Argentina’s financial programme with the International Monetary Fund (IMF) will be on hold for some time as the nation grapples with severe political and economic uncertainty, the Fund’s Acting Managing Director David Lipton said an interview.
The IMF will “work toward an eventual resumption of a relationship – some kind of financial relationship with them – which may have to wait awhile,” Lipton told Bloomberg Radio on Wednesday. “Argentina’s situation right now is extremely complex.”
His remarks are the clearest indication yet that the IMF’s record US$56-billion agreement with Argentina is on ice for now, including a US$5.4-billion loan disbursement that’s been up for approval since September 15. The deal suffered a major blow when President Mauricio Macri lost August's PASO primary vote to Peronist rival Alberto Fernández.
Macri’s defeat unleashed a currency crisis that forced him to implement capital controls and other measures that may violate key terms of the IMF deal. For his part, Fernández hasn’t yet presented an economic programme nor announced who will lead his economic team, although he had called for a revision of the IMF deal. Investors now see a 95-percent chance of default in Argentina within the next five years.
Right now, Argentina doesn’t seem to meet IMF requirements, such as a sustainable debt path, for additional loan disbursements. Some analysts estimate the country has about US$6 billion in funding needs for the rest of the year, so IMF money would help cover upcoming debt payments.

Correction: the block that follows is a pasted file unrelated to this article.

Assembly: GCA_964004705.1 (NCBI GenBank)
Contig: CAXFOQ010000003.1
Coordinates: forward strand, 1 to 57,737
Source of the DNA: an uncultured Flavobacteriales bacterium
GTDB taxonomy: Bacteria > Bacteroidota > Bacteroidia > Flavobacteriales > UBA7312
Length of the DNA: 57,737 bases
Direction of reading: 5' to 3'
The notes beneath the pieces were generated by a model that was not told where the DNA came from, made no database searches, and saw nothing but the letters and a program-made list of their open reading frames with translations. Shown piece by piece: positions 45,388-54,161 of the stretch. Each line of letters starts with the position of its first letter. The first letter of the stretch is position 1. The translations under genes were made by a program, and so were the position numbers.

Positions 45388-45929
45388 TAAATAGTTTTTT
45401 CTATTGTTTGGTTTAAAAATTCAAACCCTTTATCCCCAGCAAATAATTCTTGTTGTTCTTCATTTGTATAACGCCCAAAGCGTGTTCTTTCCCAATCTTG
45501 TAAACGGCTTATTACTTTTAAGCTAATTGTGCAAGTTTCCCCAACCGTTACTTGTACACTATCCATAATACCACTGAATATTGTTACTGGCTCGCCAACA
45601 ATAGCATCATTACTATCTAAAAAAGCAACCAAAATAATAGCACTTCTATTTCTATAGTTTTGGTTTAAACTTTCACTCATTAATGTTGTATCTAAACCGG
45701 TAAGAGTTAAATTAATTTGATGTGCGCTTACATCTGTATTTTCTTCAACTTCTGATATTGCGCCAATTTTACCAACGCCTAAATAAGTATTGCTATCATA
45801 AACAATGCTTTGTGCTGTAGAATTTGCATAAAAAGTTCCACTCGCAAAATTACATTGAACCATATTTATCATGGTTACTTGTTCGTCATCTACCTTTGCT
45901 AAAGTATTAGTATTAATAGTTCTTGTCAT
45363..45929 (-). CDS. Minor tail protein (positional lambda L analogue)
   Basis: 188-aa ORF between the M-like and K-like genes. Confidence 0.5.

Lipton, who met with Macri, Economy Minister Hernán Lacunza and Central Bank President Guido Sandleris Tuesday in New York, said the IMF will work with whoever wins the October 27 presidential election.
“We’re standing ready to help whichever side wins the presidential election,” he said. “It’s not our business to try to divine the political path forward, we can’t do that.”
Lipton downplayed, however, Argentina’s use of capital controls that are leading to the revival of its parallel exchange rates, including a black market. Such controls, he said, are “something we can monitor.”
“We’ve dealt with countries that have parallel markets in many, many circumstances. That’s not a big challenge,” he added. “The bigger issue there is how to calm the market and stabilise the situation.”